Shingles & Shingrix: What is it, and how does it work?
What Is Shingles?
Shingles occur when the chickenpox virus that you had when you were a child becomes active again. However, instead of causing chickenpox, the virus now resides in the nervous system. As such, the occurrence of shingles is usually confined to an area of the body which corresponds to how the nerves are connected to an area of the skin.
The condition can cause suffering due to the complication of developing post-herpetic neuralgia or it can simply be a nerve pain around an area of the body where the virus has become active.
Nerve pain is very different from physical pain in terms of the difficulty associated with managing it. Post-herpetic pain can last up to 6 months or in some cases. Patients who develop this are often unable to sleep well, or feel like their skin is on fire.
The risk of such a condition increases with age. Approximately 80% of cases occur in patients who are 50 years or older.
Who is at risk of developing shingles?
People who are more than 50 years old, females, or immunocompromised individuals (patients who have certain cancers, HIV, or are on long term immunosuppressive medication)
What can I do to prevent shingles from developing?
If you have been infected with chickenpox in the past and belong to one of the aforementioned risk groups, you can reduce your risk of developing the disease by getting a vaccine called Shingrix.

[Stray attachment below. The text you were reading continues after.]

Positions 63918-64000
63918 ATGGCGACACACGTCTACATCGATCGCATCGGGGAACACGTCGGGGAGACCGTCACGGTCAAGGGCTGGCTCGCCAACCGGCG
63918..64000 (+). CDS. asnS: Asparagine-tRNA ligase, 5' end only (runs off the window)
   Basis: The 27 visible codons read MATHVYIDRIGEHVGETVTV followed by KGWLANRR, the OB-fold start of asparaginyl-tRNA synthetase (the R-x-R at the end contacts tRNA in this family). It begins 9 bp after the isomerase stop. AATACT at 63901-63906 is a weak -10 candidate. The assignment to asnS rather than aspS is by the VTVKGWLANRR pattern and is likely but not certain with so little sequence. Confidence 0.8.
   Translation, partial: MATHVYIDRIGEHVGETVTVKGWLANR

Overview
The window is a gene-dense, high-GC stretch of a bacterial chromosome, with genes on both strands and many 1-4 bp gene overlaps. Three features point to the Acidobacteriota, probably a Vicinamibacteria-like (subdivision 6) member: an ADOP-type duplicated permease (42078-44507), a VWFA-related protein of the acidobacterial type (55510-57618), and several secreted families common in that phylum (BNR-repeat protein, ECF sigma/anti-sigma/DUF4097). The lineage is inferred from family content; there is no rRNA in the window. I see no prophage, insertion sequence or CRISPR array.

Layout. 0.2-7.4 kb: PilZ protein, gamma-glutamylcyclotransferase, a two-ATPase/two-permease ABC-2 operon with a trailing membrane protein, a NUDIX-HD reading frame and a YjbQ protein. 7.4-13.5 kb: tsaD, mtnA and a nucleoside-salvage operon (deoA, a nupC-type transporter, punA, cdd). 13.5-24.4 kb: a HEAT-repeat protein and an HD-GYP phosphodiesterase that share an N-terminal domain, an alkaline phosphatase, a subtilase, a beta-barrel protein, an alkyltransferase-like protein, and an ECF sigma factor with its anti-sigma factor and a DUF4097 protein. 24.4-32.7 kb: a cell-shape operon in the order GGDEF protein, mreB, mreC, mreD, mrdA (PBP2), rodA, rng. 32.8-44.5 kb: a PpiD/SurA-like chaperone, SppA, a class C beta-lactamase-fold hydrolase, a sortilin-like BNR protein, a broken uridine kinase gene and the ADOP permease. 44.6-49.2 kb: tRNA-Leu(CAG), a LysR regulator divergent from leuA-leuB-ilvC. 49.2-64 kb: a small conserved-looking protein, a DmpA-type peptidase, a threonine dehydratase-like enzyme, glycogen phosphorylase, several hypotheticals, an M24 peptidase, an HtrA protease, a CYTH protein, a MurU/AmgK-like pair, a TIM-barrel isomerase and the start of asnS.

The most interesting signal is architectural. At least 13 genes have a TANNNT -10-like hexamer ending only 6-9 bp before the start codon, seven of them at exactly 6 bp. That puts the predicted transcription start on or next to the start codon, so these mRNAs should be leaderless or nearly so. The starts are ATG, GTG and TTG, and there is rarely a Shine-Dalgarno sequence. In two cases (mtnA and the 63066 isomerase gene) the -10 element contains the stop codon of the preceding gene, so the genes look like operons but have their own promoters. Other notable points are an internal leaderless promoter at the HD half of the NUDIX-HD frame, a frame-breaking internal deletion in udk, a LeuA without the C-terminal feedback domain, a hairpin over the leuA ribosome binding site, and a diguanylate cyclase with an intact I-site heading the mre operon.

After completing 2 doses of Shingrix, the risk of developing shingles decreases significantly by almost 90%.
The 2nd dose is usually administered 2 to 4 months after the first dose.
What are the common side effects?
The common side effects are pain, redness, and swelling at the injection site, myalgia (muscle pain), fatigue, headache, shivering, fever, and gastrointestinal symptoms.
Who is eligible for the Shingrix vaccine?
As Shingrix is not a live attenuated vaccine, most individuals are able to receive it unless they are allergic to the components of the vaccine.
It is recommended that individuals above 50 years old or 18 years and older who have a condition or undergoing treatment that affects their immune system take the vaccine.
What is the difference between Zostavax and Shingrix?
The difference lies in the efficacy of the vaccine. While Shingrix is found to reduce the risk of developing shingles by up to 90%, Zostavax is found to have an efficacy rate of only up to 60%. There are no differences in side effects for both vaccines however.
If I had Zostavax as my first dose, can I get Shingrix as my second dose?
Yes. It is recommended that patients who have taken Zostavax for their first dose and want to get Shingrix for their second dose wait at least 6 months from the date of the first dose.
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